Confirmation Name

Parents and sponsors often raise the matter of choosing a confirmation name when children are being prepared for the sacraments. Some complain that their parish priest has ‘banned’ the practice which was an important aspect of their own confirmation.
It surprises people to discover that the choosing of a special name for confirmation is not mentioned in either the current or former rite, although it has been a popular custom in many places in the past.
It is interesting to look at why the practice began. In the early church, people preparing to be initiated into the Christian community who had given names with a strong association with paganism took on a new name to symbolise the new stage of life they were entering. There was precident for this in the biblical history of individuals who had a change of name along with a change of heart and mind. Abram became Abraham, Simon was called Peter and Saul took the name Paul.
In the sixteenth century a diocesan council in Milan recommended that someone whose name was unsuitable for a Christian should be given another name at confirmation. The church however has never required a person to take on the name of a saint at confirmation.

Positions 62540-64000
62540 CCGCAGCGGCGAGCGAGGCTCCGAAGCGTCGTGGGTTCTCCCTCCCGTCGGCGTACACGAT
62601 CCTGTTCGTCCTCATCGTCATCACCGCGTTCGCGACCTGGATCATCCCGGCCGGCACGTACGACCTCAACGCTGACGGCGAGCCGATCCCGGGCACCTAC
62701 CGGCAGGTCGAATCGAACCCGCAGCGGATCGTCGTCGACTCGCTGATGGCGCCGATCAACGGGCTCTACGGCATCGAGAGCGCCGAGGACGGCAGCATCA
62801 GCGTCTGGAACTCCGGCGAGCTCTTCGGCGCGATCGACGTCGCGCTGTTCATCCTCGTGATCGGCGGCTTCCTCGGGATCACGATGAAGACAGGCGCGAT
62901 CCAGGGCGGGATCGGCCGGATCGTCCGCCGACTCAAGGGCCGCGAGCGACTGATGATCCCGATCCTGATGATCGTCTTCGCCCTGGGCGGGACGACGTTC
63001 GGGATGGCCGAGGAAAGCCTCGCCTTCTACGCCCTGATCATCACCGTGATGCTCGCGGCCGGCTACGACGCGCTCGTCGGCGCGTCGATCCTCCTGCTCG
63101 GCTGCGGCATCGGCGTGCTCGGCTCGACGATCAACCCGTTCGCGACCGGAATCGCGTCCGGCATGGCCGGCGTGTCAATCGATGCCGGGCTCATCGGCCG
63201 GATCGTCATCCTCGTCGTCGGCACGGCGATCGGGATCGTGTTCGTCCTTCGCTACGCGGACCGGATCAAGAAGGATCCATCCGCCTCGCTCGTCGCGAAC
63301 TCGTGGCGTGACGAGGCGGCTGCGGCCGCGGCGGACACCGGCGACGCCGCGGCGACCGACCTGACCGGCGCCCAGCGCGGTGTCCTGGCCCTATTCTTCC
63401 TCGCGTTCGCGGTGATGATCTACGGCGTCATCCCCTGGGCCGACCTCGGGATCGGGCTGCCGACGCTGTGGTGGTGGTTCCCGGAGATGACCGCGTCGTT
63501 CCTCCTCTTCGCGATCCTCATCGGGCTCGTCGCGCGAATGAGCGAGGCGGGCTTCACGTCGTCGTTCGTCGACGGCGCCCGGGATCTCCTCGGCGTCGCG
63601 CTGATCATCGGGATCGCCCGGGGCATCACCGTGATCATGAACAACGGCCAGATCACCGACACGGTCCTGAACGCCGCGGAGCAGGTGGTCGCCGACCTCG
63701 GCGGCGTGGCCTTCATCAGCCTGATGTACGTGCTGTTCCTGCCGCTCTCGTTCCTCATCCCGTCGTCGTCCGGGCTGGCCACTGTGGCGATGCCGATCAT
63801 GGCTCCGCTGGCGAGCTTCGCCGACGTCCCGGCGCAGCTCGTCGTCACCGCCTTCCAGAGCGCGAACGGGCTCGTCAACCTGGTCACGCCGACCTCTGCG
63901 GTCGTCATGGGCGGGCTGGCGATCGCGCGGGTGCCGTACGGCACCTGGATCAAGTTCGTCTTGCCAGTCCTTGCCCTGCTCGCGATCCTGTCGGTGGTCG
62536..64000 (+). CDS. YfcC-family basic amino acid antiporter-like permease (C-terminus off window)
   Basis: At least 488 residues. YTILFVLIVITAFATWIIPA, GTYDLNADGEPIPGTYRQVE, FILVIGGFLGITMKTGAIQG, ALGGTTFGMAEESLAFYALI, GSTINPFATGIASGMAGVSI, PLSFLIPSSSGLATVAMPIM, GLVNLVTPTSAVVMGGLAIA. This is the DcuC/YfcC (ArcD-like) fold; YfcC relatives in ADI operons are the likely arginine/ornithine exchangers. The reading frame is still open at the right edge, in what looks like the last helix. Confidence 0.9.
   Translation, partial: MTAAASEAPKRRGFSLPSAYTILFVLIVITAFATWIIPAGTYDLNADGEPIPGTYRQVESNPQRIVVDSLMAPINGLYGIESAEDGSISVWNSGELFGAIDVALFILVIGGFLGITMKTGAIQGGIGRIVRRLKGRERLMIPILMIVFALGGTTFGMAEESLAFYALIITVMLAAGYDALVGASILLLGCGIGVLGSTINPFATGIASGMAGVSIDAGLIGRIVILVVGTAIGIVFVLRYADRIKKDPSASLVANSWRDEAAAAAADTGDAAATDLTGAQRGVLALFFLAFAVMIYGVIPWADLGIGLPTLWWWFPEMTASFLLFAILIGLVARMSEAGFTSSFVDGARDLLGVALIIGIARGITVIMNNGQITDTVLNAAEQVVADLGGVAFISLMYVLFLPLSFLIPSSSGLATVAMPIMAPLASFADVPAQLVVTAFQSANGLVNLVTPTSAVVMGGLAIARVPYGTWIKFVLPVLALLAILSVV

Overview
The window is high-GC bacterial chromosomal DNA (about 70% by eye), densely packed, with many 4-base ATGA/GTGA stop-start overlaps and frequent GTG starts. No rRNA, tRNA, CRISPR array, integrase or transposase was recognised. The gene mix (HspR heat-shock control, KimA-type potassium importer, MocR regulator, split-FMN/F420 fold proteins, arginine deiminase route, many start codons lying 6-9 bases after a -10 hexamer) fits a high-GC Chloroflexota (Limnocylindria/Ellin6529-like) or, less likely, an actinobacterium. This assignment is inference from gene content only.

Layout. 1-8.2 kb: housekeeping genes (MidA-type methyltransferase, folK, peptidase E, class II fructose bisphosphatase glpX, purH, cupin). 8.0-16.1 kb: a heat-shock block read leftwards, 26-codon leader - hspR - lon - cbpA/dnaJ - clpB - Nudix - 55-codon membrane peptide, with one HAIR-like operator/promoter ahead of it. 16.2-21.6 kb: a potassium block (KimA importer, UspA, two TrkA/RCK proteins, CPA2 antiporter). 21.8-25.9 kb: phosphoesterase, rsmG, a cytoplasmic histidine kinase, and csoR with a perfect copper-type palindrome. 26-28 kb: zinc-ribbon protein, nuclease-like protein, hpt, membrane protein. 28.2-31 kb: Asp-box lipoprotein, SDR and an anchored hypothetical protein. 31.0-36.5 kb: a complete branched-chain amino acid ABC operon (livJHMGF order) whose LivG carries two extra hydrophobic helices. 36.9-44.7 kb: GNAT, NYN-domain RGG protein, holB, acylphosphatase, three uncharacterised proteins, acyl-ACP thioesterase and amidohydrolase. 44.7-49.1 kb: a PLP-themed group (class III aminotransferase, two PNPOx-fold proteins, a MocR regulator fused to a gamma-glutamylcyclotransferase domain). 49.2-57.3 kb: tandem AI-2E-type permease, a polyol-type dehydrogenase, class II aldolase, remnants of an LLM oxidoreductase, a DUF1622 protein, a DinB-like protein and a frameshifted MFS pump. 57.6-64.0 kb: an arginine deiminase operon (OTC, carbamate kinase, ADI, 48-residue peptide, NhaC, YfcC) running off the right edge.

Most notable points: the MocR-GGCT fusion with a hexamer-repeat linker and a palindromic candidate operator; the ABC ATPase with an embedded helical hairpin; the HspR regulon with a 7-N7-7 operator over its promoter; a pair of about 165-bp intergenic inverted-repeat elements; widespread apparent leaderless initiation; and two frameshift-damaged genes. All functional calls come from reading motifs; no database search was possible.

It is hard to imagine any name that these days would be considered incompatible with Christian faith as may have been the case in earlier times. Our given names are a very important part of our identity. Parents usually put a lot of thought into choosing a child’s name, so it seems a little strange to call a young person by a different name as the bishop anoints him or her with chrism at confirmation. If a confirmation name is chosen, it should be used in addition to the baptismal name, not in place of it.
To use a different name at confirmation from that used at baptism also goes against the call of the second Vatican Council for confirmation to be linked clearly with the whole of Christian initiation. The close connection between confirmation and baptism is emphasised in the current rite by the renewal of baptismal promises and the recommendation that the sponsor for confirmation be one of the baptismal godparents.
Confirmation is not so much a new stage of Christian life as the sacrament which deepens the graces of baptism. For most of the church’s history, it has been the rite through which we ‘confirm’ for ourselves the baptismal vows made on our behalf by others before we take the ultimate step of full initiation into the Catholic church - sharing in communion.
Additional rituals such as the signing of the pledge (promising not to drink alcohol until the age of 21 or 25, or even for life!) and the taking of a confirmation name were added when confirmation came to be celebrated after first communion. Now that confirmation has resumed its proper place, these rituals are out of place.
Of course it is still appropriate for young people preparing for confirmation to research a saint who will serve as a model for Christian living. However, putting too much emphasis on a confirmation name, or on dress, photos, certificates, and so on can detract from the focus of the celebration – the laying on of hands and anointing with chrism before sharing in the body and blood of the Lord for the first time.

Elizabeth Harrington